It is the time of day when the room empties out the fullness of light as a softer glow replaces its former brilliance. The evaporating afternoon rays are just beginning to vanish into the surrounding hardwood floor. The shining cherry wood spreads across the ground in complement to the soft lavender of the spacious walls. Professional photographs and homemade paintings are on display everywhere; it seems that the story of their lives can be read by looking at the walls. A white piano is placed strategically against the lattice divider of the hall to conserve space. The layout of the soft tan leather couch set surrounding a coffee table is placed over the rich vibrancies of Persian carpets. A wall of pure mirror expands the room even further. More mirrors are scattered amongst the house, for after all, it is a place where appearance is everything.

    Though the room is full of quality and richness, it maintains a humbled character. A television set-up stacked with DVD’s, movies, and baby videos litters one wall, and various books of important size yet no significant importance clutters shelves packed with knick-knacks and other trinkets. It is a beautiful place for a home, beautifully manipulated to raise a beautiful family.

    The light streams in the room through the set of double doors leading to its backyard. The French doors, pale, weary, and dignified with age, wrinkle dividers into the frame of the windows adorning their full length. The sheer long draperies do little to blockade the streams into the room, producing a cheery atmosphere filled with light. Yet it is the time of day now that the fullness of the light is being replaced by a softer glow, and the keen blue of the sky is calming. The temperature, though uncomfortably warm earlier, has milded down enough so that the good-natured breeze entering through the doors is not necessary; the doors can be closed now. Yet the room is motionless despite the one person lying lifeless and bleeding on the ground. The now uncomfortably cooling breeze continues to mosey around the room, and sway the personal scent of the house. Nothing moves to shut the doors.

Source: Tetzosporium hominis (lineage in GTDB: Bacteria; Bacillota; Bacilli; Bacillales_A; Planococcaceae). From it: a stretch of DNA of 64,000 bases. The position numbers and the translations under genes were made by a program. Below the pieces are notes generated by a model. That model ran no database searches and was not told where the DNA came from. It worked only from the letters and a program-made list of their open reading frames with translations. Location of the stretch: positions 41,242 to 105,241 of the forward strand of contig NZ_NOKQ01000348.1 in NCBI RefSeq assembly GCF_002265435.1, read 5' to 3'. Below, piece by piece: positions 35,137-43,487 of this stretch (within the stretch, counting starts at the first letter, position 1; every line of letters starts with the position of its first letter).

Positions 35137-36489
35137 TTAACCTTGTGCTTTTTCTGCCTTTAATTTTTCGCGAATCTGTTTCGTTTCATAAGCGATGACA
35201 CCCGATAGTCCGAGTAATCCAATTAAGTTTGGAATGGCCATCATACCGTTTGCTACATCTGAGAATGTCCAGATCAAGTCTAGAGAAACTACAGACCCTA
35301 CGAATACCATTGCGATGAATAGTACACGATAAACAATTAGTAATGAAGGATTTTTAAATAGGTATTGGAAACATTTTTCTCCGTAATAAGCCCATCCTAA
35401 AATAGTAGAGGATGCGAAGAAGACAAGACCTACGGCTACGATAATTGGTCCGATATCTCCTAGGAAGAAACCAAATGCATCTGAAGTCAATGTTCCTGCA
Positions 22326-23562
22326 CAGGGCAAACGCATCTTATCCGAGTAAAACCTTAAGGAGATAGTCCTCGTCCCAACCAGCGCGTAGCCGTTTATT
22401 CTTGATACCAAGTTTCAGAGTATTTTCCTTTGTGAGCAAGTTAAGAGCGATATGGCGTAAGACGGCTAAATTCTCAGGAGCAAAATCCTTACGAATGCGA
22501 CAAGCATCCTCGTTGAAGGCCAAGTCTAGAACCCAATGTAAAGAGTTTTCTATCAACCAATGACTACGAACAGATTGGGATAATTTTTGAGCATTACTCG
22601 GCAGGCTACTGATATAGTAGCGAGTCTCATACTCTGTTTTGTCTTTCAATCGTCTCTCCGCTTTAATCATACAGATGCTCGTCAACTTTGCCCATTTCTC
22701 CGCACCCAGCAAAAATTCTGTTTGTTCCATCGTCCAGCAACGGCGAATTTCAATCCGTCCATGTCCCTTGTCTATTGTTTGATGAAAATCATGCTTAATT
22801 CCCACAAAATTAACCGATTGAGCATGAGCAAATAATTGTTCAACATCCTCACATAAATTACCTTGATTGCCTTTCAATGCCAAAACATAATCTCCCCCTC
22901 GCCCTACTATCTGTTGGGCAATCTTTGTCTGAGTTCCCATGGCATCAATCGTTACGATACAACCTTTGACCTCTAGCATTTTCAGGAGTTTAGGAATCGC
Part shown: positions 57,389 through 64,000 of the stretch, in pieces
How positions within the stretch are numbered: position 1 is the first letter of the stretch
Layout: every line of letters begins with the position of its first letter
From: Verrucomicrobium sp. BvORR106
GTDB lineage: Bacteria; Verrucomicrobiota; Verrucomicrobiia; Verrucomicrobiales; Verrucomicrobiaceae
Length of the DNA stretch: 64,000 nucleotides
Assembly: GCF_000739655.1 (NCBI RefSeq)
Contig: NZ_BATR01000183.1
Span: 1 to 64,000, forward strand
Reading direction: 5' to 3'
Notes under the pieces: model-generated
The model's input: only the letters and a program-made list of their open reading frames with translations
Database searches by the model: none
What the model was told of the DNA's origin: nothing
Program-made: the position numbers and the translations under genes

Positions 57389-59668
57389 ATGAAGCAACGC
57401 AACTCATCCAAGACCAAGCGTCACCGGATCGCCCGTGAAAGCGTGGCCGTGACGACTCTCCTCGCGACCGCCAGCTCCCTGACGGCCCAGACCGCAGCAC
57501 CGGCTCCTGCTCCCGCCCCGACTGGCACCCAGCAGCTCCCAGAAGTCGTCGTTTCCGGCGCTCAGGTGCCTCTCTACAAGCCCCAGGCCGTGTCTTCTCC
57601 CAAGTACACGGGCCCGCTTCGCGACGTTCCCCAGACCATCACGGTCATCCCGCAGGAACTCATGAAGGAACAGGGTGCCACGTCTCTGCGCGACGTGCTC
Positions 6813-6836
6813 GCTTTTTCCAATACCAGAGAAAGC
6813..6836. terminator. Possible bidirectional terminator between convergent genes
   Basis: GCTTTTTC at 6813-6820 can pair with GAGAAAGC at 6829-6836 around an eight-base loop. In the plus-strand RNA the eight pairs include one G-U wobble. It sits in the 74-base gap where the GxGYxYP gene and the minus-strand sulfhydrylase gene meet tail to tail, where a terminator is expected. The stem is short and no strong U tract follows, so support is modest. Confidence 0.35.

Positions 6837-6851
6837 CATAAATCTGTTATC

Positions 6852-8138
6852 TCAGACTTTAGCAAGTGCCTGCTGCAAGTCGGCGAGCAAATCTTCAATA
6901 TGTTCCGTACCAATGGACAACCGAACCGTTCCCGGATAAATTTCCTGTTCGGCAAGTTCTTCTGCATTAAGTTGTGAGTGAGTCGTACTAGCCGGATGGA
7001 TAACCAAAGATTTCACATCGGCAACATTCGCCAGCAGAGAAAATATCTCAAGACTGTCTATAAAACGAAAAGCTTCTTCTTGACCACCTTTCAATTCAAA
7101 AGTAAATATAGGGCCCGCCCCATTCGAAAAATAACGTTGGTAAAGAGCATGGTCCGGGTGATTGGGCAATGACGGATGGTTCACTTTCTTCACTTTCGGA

Opened, the doors gesture to the freshly built back porch. Soft, water-colored stone replaces a square of earth to lead way to the only part of the house the girl has truly felt home in. Spaced away from the house’s structure and hidden on the side, the French doors open out to a place a little further than her house lined with the rainfall of leaves and sticks and remnants of her happy, if ignorant, childhood. In it flowers bloom with the scent of faraway places and exotic plumage spills out of its subtle structure in an array of chaos. The fresh scent of grass cuts a path through the disorder, and tropical hedges shield the haven from the mechanics of the outside world. It is her sanctuary from stress, from fighting, from the loneliness inevitable for those who view life from a unique standpoint.

    Yet it is here in this place where the deep azure of the sky makes infinity seem rather short that the girl doesn’t feel so alone. It is here in the wildness and untamed beauty of Eden that she feels like she belongs, or at least is not rejected. Its chaos, its continuous struggles against its forced constraints, the seemingly simple but underlying complexity relates to the girl in more ways than she’ll ever realize. But it is enough for her to be accepted in this place where the consummation of present troubles means less than nothing. So when the horrors catch up to her, as they tend to do, it is not towards her backyard that runs to for escape. To bring her suffering into her Eden would be to risk its sacredness and expose its chastity. She has no desire to soil it with her fear. Instead she saves this hidden glimpse of heaven for after the purgation has passed, after the roaring of hell’s fires has quieted. It is then she repents her life, and it is after the pain has passed that she finds salvation in her backyard.